You probably did not realize that the official legal position of Marvel is that contrary to the general thematic content of the Marvel Universe, mutants are not people. A recent Radiolab podcast brings the shocking true story, but it’s easy enough to summarize: Marvel-licensed action figures are generally made abroad and imported into the United States. But “dolls” (which are representations of people) face a higher import duty than “toys” (which are representations of non-humans), so it’s in the interests of Marvel to argue that X-Men action figures should be taxed at the low non-tariff rate. Here’s a sample of litigation:
Plaintiff Toy Biz, Inc. (“Toy Biz”) brings this action to challenge the tariff classification by the United States Customs Service (“Customs” or “Defendant”) of various items imported from China and entered at the ports of Seattle and Los Angeles in 1994. The items are action figures from various Marvel Comics series, including the “X-Men,” “Spider-Man,” and the “Fantastic Four,” and an additional item called “Jumpsie,” which is not an action figure. The items are packaged in boxes or blister packs attached to colorful cardboard backing covered with printed illustrations and writing. The packaging of a number of items includes small accessories, such as weapons and other equipment. Customs classified the items as “Dolls representing only human beings and parts and accessories thereof: Dolls whether or not dressed: Other: Not over 33 cm in height,” under subheading 9502.10.40 of the HTSUS (1994), dutiable at 12% ad valorem. Toy Biz contends that the action figures at issue are properly classifiable as “Toys representing animals or other non-human creatures (for example, robots and monsters) and parts and accessories thereof: Other,” under subheading 9503.49.00, HTSUS (1994), dutiable at 6.8% ad valorem. Toy Biz further contends that “Jumpsie” should be classified as a “toy set,” under HTSUS (1994) subheading 9503.70.80, dutiable at 6.8% ad valorem.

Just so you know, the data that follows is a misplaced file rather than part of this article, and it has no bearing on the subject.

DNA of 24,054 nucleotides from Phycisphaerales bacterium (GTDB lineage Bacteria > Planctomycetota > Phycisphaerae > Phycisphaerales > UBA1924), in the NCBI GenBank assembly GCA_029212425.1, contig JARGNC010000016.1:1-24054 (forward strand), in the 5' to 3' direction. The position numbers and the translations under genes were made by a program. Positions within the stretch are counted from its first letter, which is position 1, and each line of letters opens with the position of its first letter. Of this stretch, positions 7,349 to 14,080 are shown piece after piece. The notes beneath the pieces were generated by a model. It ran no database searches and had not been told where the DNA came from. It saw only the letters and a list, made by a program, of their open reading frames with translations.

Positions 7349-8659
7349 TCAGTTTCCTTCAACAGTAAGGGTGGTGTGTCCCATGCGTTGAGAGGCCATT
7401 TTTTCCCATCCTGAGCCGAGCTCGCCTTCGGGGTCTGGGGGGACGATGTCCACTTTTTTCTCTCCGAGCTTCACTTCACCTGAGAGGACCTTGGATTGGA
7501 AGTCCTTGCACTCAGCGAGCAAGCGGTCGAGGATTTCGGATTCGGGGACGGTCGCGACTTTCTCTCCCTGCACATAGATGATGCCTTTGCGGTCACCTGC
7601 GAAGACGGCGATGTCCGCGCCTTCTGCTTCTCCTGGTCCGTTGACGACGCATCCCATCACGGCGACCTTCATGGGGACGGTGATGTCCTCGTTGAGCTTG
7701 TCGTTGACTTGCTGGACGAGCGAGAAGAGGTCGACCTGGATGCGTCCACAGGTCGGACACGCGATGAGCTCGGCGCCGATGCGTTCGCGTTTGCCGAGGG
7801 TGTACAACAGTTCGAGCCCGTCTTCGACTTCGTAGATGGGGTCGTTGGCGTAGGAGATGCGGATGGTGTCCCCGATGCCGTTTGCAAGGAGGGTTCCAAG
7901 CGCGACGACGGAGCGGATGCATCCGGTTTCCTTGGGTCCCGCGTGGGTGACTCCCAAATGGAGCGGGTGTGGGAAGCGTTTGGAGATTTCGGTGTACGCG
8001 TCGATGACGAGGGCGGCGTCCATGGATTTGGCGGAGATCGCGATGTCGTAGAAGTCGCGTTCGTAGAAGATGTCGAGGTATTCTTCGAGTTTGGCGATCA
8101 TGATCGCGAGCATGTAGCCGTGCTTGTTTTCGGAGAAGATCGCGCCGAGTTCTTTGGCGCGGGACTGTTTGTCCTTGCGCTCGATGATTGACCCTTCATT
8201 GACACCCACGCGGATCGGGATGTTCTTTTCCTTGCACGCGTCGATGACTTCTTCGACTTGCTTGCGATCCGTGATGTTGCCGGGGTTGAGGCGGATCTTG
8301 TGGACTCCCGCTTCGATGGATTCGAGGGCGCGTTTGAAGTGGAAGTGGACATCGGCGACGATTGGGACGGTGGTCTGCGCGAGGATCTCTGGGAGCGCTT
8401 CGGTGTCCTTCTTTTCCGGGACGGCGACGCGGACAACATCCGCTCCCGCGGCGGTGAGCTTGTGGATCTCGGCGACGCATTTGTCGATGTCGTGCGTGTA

It’s remarkable, incidentally, the extent to which the politics of “trade deals” have gotten away from the fundamental issues of free trade as seen in an economics textbook. What we have here is a federal 12% sales tax on dolls, but only if the dolls are made in foreign countries, and a different – arbitrarily lower – 6.8% federal sales tax on toys, but again only if the toys are made in foreign countries. There’s no good reason to have special higher sales taxes on toys made in foreign countries, and there’s certainly no good reason to tax dolls and non-doll toys at different rates. It’s nuts and it could and should be addressed by a unilateral acts of congress. The amount of revenue that would be lost to the federal government by repealing these taxes would be tiny, and it’s trivial to think of better ways to raise the money. And yet this core – and quite simple – trade policy issue is a world away from the incredible complexity of the trade deals of the past decade.